The big door at the bottom of the concentrator was where a tram once connected to lower the (pre-) processed ore into the river valley, where the railroad was. It’s unclear whether this ever connected directly to Eureka’s Sunnyside mill, although it’s possible.
This is what the mine shops look like from the road between Gaastra, MI and Rogers Location (formerly Bates, MI). The community was renamed for the mine, probably under the heavy influence of M.A. Hanna.
The control room was used through the mid-1990s as the plant was used to stabilize the power grid.
Near the old slag dump there are the remains of the pouring buckets that received the molten steel from the US Steel blast furnaces, filled to the brim with pig iron. They must be incredibly heavy!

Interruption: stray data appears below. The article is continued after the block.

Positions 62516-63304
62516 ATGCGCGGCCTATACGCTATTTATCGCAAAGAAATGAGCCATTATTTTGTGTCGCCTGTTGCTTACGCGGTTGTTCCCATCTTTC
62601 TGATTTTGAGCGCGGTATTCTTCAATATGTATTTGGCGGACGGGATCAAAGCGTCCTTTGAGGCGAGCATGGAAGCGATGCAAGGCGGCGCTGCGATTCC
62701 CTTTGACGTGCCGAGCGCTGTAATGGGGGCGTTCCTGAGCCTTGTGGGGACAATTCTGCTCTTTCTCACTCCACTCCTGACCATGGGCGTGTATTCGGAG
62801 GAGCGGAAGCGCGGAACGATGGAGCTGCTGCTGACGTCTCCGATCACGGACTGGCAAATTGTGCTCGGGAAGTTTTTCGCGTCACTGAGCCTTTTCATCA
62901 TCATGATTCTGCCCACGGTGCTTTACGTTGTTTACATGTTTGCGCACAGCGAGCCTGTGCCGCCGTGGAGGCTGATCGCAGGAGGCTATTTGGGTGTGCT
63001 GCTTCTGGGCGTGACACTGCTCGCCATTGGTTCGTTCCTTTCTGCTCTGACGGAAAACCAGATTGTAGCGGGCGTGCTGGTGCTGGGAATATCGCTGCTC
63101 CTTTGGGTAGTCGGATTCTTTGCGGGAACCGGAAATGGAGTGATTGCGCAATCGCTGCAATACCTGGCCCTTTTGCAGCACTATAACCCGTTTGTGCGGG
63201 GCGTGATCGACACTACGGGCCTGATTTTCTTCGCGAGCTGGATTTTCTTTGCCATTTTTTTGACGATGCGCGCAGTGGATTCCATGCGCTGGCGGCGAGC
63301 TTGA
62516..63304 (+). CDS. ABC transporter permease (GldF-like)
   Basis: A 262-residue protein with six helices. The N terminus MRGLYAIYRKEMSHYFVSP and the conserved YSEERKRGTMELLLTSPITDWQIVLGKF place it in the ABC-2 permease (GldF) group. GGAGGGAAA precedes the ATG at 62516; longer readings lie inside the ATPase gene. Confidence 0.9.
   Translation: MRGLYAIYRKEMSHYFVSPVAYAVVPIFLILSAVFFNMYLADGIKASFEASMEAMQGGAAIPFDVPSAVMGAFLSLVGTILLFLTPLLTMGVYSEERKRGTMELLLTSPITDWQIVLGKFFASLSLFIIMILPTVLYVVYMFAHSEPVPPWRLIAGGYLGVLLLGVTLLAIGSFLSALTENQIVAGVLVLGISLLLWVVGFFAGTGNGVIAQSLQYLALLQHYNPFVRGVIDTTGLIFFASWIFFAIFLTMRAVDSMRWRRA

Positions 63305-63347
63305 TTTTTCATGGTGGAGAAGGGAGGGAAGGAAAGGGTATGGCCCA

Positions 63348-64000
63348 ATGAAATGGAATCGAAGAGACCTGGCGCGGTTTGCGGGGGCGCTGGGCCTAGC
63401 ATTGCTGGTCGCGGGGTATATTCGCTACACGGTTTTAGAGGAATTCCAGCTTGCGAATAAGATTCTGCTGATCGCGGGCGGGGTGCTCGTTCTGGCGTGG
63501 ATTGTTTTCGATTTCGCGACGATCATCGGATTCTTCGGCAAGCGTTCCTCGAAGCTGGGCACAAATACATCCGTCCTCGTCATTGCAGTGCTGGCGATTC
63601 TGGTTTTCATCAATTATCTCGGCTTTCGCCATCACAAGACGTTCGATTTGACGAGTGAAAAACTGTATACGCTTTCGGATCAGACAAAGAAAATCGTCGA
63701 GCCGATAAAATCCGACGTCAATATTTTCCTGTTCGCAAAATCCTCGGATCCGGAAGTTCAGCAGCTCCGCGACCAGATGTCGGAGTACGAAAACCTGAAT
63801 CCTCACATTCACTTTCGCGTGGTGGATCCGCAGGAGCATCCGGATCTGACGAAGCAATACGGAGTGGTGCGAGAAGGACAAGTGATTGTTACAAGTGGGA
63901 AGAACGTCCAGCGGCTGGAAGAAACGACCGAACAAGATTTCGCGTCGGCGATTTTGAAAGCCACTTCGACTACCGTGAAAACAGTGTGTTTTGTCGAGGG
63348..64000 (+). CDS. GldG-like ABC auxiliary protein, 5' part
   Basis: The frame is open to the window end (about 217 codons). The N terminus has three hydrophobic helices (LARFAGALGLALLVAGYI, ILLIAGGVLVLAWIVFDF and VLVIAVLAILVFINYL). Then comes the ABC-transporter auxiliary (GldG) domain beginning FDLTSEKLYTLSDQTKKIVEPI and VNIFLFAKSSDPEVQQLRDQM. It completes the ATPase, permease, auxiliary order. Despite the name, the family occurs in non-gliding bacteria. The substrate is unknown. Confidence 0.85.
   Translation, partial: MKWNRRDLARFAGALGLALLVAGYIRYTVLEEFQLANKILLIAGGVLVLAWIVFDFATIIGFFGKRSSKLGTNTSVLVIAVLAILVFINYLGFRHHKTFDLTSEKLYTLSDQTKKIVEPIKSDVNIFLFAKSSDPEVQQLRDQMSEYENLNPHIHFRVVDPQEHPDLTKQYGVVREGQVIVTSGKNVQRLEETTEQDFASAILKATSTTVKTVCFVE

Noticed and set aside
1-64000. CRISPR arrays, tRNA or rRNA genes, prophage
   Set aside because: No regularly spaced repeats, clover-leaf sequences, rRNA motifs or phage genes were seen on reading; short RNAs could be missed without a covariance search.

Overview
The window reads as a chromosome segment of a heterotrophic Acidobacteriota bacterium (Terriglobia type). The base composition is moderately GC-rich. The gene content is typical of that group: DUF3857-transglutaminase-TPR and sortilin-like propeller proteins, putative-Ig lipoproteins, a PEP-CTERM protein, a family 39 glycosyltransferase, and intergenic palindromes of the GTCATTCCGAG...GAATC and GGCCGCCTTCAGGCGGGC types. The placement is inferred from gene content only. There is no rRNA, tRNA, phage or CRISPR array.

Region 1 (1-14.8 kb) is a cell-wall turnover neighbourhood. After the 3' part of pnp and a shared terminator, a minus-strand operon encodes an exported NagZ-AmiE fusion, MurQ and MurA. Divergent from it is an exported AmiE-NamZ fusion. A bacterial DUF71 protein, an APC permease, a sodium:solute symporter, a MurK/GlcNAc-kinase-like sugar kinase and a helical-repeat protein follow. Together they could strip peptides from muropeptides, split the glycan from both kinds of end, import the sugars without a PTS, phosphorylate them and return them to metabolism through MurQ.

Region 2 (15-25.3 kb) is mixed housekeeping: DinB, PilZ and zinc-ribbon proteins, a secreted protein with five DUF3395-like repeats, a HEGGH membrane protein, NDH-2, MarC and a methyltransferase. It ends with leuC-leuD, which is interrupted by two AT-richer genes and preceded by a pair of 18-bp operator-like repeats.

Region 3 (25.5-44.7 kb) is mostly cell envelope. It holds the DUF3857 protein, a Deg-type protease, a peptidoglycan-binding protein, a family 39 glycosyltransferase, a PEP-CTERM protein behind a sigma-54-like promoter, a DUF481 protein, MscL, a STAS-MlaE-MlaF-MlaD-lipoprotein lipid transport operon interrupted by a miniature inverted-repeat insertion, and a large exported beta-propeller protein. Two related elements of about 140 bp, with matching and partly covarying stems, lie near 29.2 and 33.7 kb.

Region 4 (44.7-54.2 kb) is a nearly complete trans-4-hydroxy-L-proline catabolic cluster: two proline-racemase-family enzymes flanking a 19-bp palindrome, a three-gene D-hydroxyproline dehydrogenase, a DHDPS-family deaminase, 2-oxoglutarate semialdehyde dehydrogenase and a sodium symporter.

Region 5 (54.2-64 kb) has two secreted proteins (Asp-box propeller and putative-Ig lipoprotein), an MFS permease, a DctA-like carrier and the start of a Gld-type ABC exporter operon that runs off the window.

A photo from the early 2000s before the conveyors were scrapped.
Can you hear the ship’s horn through this picture?
The hiking around Central City is beautiful and full of history. Just get a proper topo map!
The end of Dock 5 is warped and bent from a rail accident that left some ore cars swinging like a stringy wrecking ball into the end of the superstructure and accompanying stair. The stairs are still navigable, but it wasn’t recommended by the CN workers that were with me.